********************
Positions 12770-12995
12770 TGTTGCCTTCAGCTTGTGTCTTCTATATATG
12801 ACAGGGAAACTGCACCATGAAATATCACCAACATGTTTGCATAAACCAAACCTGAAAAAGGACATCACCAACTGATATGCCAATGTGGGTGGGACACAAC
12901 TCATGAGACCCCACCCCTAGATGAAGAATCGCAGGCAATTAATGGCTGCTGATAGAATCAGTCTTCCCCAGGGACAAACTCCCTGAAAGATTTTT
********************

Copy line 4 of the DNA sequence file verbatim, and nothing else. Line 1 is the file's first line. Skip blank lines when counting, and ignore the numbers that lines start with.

12901 TCATGAGACCCCACCCCTAGATGAAGAATCGCAGGCAATTAATGGCTGCTGATAGAATCAGTCTTCCCCAGGGACAAACTCCCTGAAAGATTTTT